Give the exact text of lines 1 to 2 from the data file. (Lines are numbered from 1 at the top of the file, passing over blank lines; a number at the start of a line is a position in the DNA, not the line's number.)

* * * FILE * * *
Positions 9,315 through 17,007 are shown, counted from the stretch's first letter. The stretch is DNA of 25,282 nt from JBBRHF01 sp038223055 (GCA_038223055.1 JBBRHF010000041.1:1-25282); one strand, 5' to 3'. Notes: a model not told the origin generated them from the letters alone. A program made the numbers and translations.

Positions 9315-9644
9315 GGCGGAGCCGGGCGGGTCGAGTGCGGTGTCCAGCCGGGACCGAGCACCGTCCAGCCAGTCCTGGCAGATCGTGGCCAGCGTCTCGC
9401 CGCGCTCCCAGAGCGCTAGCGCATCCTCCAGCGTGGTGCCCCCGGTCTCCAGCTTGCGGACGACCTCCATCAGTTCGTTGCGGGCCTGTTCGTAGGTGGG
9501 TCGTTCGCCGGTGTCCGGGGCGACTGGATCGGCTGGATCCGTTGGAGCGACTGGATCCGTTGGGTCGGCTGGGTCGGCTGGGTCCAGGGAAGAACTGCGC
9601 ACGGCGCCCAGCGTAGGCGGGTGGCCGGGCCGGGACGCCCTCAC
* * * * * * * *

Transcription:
Positions 9,315 through 17,007 are shown, counted from the stretch's first letter. The stretch is DNA of 25,282 nt from JBBRHF01 sp038223055 (GCA_038223055.1 JBBRHF010000041.1:1-25282); one strand, 5' to 3'. Notes: a model not told the origin generated them from the letters alone. A program made the numbers and translations.

Positions 9315-9644